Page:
I Think My Teenager is Having Sex. What Do I Do?
First, let’s take a breath. It’s understandable that you’re freaking out a bit. But let’s take a step back.
Why do you think your teenager is having sex? Have you found condoms in your child’s room? Did your daughter ask to be put on birth control? Have you seen your child making out with a boyfriend or girlfriend? Is your teenager asking questions about sex?
After you calmly consider what evidence or circumstances lead you to believe your teenager could be sexually active, it’s time to plan out a conversation. Practice in front of the mirror if you need to, but your child needs to know you can handle whatever information unfolds in the conversation.
We think it’s good to keep these goals in mind as you talk with your teenager.
- We want our teenagers to be safe and healthy. So talk about how we protect ourselves from STDs and unintended pregnancies. The only way to avoid contracting an STD is to be in a mutually monogamous relationship with another person who does not have an STD. That means both of you are only having any form of sex (vaginal, oral, anal, or genital contact) with each other and neither of you had a STD when you began having sex. And the only way to 100% avoid pregnancy is to not have vaginal sex at all. Calmly explaining that you want your teen to be safe and healthy goes a lot farther than simply listing rules or losing your cool.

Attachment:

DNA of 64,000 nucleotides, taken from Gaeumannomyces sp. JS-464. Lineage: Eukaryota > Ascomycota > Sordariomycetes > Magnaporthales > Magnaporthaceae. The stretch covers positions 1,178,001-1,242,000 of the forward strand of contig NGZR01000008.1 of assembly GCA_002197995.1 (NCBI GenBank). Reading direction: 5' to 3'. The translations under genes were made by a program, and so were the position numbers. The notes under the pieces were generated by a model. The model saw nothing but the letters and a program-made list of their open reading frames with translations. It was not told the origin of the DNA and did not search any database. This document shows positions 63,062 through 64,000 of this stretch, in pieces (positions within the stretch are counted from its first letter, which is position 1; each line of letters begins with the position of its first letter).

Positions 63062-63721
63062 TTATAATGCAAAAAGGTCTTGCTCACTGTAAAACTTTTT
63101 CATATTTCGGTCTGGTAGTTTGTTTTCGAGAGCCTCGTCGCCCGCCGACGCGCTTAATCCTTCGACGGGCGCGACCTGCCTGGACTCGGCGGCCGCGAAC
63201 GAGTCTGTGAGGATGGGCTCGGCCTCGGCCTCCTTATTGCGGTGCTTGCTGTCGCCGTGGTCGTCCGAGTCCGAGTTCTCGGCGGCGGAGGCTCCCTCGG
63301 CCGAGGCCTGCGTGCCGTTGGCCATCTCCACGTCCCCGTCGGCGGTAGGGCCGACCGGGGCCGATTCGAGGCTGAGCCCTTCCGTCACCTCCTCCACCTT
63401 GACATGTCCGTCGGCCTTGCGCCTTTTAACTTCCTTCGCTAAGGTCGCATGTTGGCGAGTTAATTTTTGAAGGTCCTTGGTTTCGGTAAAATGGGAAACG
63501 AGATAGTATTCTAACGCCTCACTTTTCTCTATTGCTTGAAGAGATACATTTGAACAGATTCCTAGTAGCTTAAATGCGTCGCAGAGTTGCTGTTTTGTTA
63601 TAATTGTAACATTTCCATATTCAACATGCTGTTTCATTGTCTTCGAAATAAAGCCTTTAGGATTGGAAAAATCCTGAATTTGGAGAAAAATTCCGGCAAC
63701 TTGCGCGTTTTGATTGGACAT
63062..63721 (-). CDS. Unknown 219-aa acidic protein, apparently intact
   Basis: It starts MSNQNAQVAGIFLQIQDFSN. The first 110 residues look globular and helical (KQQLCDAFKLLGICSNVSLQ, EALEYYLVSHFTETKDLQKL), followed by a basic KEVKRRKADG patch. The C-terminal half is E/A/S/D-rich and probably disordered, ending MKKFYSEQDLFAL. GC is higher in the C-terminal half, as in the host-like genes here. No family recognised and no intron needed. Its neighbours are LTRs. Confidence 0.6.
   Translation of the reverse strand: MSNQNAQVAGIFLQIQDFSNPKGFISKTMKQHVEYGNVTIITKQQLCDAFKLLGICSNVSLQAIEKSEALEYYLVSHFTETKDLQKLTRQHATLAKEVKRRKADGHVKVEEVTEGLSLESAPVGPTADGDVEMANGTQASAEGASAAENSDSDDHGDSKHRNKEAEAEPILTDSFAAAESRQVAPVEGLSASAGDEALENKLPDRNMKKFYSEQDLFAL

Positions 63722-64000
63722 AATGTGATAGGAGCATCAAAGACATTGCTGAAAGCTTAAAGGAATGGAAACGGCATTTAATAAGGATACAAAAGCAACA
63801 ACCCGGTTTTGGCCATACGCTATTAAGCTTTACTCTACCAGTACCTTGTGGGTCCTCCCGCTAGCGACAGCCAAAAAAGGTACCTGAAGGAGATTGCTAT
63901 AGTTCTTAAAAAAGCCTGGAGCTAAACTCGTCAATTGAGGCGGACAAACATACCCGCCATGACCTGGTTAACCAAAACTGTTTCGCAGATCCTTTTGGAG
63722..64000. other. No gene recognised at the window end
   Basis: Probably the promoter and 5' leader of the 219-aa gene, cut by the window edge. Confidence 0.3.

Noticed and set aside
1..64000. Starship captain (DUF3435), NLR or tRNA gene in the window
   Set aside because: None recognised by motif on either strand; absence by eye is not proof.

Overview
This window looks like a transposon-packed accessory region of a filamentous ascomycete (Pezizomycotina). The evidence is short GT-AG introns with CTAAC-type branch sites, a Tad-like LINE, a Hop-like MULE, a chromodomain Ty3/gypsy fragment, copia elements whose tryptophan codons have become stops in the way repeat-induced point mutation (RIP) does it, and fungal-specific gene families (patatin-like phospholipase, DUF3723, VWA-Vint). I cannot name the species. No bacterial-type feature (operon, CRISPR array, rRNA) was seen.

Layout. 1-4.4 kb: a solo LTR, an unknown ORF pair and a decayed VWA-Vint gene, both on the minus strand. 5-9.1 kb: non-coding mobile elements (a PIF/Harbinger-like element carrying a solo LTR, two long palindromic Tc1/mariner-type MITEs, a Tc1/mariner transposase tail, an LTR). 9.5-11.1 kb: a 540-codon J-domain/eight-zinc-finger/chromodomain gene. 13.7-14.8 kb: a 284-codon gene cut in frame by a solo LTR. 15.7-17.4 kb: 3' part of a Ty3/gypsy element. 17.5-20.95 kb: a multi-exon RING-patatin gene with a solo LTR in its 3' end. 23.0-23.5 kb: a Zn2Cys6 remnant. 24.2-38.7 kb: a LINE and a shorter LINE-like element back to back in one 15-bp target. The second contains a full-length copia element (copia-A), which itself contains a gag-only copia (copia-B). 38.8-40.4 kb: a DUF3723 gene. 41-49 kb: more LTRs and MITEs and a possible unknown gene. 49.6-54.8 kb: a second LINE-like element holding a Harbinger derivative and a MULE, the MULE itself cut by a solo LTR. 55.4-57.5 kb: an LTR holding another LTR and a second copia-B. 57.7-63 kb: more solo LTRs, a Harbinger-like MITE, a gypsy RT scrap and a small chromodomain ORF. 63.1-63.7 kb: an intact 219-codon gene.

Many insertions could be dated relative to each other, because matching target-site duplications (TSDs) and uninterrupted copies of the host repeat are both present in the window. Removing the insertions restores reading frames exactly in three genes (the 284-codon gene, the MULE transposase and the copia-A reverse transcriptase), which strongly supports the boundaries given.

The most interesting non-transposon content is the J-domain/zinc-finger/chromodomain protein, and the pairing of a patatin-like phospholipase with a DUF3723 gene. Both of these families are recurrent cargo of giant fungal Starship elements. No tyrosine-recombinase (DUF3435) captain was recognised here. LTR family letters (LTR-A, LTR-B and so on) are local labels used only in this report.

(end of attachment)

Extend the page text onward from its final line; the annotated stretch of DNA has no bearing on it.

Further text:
- We want our teenagers to have healthy relationships. Help your teen know what a healthy relationship looks like . Gently ask questions in a non-judgmental way to discover if your teenager has been pressured into having sex or if his or her relationship is rooted in respect, trust and love.
- We want to maintain a loving relationship with our teenager. If there’s anything we’ve learned along the way, it’s that teens have a will and mind of their own. We cannot control them. We can, however, control our own reactions and responses. To be loving, you don’t have to approve of your teenager’s decisions. But it is important to assure and reassure them that your love is unconditional and that you value him or her, no matter what.
Keeping these goals in mind as you have a conversation (not a lecture) with your teen will help steer the discussion away from shaming. You can’t force your child or shame your child into making the decisions you think are best. But you can lovingly ask questions, listen to answers and help your teenager discover which choices will most likely lead to safe, healthy relationships.